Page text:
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The Drought of 2012
A difficult drought — a clear reminder of the risk involved in farming — continues to trouble Midwestern farmers.
Ohio has been spared from the drought’s most extreme damage, but many of the state’s farmers are expecting losses more severe than in recent memory.
More than 180 Ohio farmers had shared their drought observations and concerns through an informal Ohio Farm Bureau survey in July. Here are quotes and figures they shared as of the end of July.
“The corn is beyond help at this point. Hay fields are browned out.... 18 bales from a 2nd cutting field.”
Survey respondents said they expect yield losses around 48 percent for corn, 35 percent for soybeans, 7 percent for wheat and 42 percent for hay compared to average.
“We farmers must find a way to make our reduced income stretch for a whole year, then be able to afford to plant a new crop next year, and finally pray that this kind of thing doesn’t happen 2 years in a row.”
Respondents predict they will lose about 39 percent of their farm income this year.
“There are the four major crops in Ohio but the specialty crops are also hurting, these crops are those that feed our food banks.”
Other yield loss estimates ranged from 35 to 50 percent for most fruits and vegetables, with possible higher amounts for pumpkins, and some total losses at fruit farms also affected by freezing weather this spring.
“Livestock producers are in jeopardy because feed costs are higher and there is less of our own feed for use.”
Sixty-five percent of livestock farmers said feed supplies will not be sufficient. Seventy-two percent will purchase more feed than normal.
Livestock farmers expect to pay 38 percent more than their annual budget for feed. Thirty-six percent are concerned water supplies may run short, while 19 percent said they will “definitely run short.”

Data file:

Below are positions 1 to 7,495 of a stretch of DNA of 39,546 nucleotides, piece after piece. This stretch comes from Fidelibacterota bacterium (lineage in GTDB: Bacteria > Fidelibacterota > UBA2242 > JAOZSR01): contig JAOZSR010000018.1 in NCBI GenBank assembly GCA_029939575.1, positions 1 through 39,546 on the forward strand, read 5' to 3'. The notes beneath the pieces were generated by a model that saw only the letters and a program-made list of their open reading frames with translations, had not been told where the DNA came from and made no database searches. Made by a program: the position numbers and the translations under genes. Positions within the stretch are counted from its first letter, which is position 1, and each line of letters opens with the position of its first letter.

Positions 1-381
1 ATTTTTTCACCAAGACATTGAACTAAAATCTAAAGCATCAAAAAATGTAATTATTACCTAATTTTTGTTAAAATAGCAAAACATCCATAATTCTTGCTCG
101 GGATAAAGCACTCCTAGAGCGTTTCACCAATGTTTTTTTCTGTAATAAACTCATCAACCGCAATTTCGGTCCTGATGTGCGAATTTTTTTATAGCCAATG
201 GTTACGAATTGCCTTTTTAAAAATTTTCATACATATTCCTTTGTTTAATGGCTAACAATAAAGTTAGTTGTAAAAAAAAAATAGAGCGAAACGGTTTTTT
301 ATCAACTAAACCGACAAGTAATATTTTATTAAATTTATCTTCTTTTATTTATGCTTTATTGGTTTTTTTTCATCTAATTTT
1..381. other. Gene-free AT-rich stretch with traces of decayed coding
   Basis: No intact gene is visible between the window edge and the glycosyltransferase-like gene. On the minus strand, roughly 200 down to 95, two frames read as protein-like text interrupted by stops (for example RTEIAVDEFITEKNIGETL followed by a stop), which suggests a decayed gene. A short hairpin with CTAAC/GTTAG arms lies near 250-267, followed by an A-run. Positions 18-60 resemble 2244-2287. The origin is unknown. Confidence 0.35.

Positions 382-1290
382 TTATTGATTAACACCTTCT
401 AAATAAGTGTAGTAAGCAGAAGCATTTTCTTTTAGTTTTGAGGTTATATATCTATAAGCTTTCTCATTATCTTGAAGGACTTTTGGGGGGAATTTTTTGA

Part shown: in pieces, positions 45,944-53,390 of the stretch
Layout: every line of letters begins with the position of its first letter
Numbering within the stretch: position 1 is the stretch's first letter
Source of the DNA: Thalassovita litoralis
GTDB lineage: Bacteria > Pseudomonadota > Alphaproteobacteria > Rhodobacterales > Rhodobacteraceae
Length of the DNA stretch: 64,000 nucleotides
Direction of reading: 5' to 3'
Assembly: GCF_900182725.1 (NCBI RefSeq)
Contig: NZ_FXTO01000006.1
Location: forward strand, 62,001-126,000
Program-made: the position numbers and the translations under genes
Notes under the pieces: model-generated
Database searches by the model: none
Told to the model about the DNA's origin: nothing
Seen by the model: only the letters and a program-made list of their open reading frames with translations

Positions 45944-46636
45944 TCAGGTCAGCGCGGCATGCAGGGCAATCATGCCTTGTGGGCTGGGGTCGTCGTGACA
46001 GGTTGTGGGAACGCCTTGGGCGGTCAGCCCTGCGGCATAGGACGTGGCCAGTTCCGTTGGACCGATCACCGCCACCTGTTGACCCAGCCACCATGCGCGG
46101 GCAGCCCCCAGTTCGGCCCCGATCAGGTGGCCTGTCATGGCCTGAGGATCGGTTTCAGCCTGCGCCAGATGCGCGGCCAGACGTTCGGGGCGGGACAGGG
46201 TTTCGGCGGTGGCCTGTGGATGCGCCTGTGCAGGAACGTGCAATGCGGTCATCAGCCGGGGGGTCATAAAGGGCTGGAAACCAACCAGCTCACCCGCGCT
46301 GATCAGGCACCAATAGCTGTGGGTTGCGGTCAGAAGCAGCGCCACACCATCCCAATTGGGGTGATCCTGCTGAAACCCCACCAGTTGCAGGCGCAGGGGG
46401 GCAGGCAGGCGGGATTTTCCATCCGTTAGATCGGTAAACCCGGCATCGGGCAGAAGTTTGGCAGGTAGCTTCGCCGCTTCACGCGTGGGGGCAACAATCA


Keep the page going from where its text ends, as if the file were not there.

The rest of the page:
Hay and Forage Exchanges, Networks, and Resources
“If we can get some programs to buy and sell easier locally, I will get a better return on the products that I am able to salvage, which would lessen the blow.”
Some farmers are dipping into winter forage reserves and searching for ways to connect with others to alternatively produce, buy and sell forages. Farmers can check out listings on craigslist.com or hayexchange.com.
“The Hay Connection” Facebook Page has more than 13,000 Facebook users networking to buy and sell hay and other forages across the United States.
Emergency Haying and Grazing
“The drought is serious now but the real impact on our type of farming will be the shortage of hay for the fall, winter and spring months.”
Twenty-four percent of farmers said they would benefit from Emergency Haying and Grazing provisions for acreage enrolled in the Conservation Reserve Program, which USDA authorized for all of Ohio in late July.
“Farming today is completely different than our fathers’ era. We have crop insurance and marketing tools available today that our younger generation will use to run a successful operation. Again, it’s all about managing risk. Sometimes that’s easier said than done though.”
While 62 percent of survey respondents said they find non-insured crop disaster assistance programs useful, many indicated increased interest in crop insurance programs.
Farmers with crop insurance said about 41 percent of their production losses and 38 percent of their income losses this year will be covered by crop insurance
.“Our farm has always strived to produce a little more than we need. Most years this is a headache but this year we will be using this surplus. Farmers should be responsible enough to plan ahead and insure their crop to sustain themselves.”
Forty-five percent with crop insurance said their agents have been “very helpful” during this drought period, while 39 percent of respondents had yet to talk with a crop insurance agent.
For complete details visit your local crop insurance agent or visit USDA's risk management website.
Follow constant drought-related information and updates from these sources:
Ohio Farm Bureau’s Drought Resources Page
Ohio State University Extension Drought Resources
Ohio State University Extension’s Crop Obeservation and Recommendation Network (C.O.R.N.) Newsletter
Photo by Dean Bryant